Non-existent and surprisingly so.

    Perhaps we all should take a tour of that site, http://www.coloradocare.org, and meet back here in a week to disucss it all.

  10. “The most oft-stated justification for the public option is the lack of insurer competition in some areas of the United States.”

    It’s amazing. Government regulation causes the lack of insurer competition and then we ask government to fix the problem when all they know is more regulation. Government is immune from suit and in many cases job loss. At least those remedies exist in the private sector. Therefore the solution is to increase competition by stopping government from micromanaging healthcare.

  11. Agreed. Thus, the real issue is whether the demise of private health insurers is a bad thing. One could argue either side of that issue. It’s just that we have to go into these things with our eyes open to the consequences.

  12. Don
    One advantage of the public option is that the government operates as a unique insurer
    For example, Medicare premiums are paid to the Treasury’s general fund which pays General appropriations
    One of those appropriations is Medicare
    Assume Medicare comprises 10 percent of the budget
    Reasonably, The Medicare trust fund receives 10 cents for every dollar appropriated
    The other 90 percent as well as the growth of the trust fund is funded by debt
    What private insurer could compete with that?

  13. Although it is not at all clear how the public option would be designed, let’s assume that it would be similar in costs and benefits to private insurance plans. As such, it would only be one more plan in our fragmented, dysfunctional system of financing health care. Very little of the administrative waste that permeates our system would be recovered, thus it forgoes the efficiencies of a single payer system.

    Insurers would exert their influence on Congress to make sure that the public option would include design features that would place it at a competitive disadvantage (just as they did with the public option during the markup of the Affordable Care Act – an option that was discarded anyway).

    The public option would likely be subject to adverse selection, considering the private insurance industry’s ability to skirt insuring the ill and game risk adjustment. It would attract sicker, more expensive patients and thus would be subject to the death spiral since premiums would become less and less affordable.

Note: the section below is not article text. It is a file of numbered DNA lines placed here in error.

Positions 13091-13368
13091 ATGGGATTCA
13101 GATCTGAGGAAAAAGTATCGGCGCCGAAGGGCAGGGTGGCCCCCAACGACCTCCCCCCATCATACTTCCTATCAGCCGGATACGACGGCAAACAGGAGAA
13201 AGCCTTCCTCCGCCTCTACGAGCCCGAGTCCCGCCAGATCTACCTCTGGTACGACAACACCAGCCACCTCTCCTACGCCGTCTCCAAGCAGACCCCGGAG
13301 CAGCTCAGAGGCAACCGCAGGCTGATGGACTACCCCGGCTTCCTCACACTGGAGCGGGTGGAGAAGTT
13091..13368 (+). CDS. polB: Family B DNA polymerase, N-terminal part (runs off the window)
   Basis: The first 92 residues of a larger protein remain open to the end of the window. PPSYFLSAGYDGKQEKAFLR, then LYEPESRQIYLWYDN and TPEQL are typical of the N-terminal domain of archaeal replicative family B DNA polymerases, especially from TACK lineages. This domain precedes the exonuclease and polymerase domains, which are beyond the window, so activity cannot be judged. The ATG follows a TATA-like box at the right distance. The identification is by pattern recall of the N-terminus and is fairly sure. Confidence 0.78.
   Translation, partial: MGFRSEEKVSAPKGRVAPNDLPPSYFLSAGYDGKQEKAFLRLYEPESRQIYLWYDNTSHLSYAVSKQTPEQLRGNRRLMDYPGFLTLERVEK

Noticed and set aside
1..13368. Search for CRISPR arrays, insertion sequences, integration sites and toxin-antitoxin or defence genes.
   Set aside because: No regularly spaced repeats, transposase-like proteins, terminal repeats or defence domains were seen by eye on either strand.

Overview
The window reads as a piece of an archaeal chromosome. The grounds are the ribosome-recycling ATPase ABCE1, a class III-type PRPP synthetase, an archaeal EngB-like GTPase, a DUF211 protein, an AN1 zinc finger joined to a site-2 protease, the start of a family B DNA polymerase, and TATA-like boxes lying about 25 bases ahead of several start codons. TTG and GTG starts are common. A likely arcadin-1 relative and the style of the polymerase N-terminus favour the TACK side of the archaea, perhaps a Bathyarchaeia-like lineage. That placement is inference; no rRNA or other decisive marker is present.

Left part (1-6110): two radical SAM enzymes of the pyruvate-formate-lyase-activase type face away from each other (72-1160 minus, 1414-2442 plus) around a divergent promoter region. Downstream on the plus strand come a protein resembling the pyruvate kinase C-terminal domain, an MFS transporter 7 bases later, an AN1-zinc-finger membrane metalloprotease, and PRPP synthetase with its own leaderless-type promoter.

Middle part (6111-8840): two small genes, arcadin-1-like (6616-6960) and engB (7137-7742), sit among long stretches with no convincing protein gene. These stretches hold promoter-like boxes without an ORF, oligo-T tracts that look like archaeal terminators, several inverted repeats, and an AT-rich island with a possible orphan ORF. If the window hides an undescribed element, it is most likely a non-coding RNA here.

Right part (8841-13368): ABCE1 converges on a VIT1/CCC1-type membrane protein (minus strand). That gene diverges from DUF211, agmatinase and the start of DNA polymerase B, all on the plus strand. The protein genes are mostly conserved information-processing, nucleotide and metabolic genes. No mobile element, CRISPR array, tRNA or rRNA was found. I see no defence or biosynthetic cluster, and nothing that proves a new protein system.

Just as Medicare has not led to a single payer system, a public option designed like a private insurance plan will never get us there either. That may please the author of this blog, but it does not please those of us advocating for health care justice for all.

  14. Here is the problem with a single payer, otherwise called a monopsony:

    “If you were a coffee grower in East timor, Indonesia, when it came time to sell your crop, you would find that you had two choices: you could sell your coffee to the P.T. Hernandez International Company, or you could let the coffee rot in the field. Denok is owned by he Indonesian military, and they do not allow competition. Consequently, Denok is the sole buyer of coffee grown in East Timor. Let’s look at the market from Denok’s point of view. The supply curve that it faces is the East Timorese market supply curve for coffee beans. The company views coffee beans as an input into the production of coffee for export. In buying this input, Denok recognizes that it has considerable influence on the price of coffeed beans in Timor. The more coffee beans it buys, the higher the price it must pay to buy them.”

    This quote, from Microeconomics by Katz and Rosen, 1994, Irwin Books, illustrates the problem: whenever a monopsony or single payer faces the need to buy more goods or services, it has to pay the new seller a little more AND IT HAS TO PAY ALL THE OLD SELLERS THE SAME NEW PRICE SIMULTANEOUSLY!.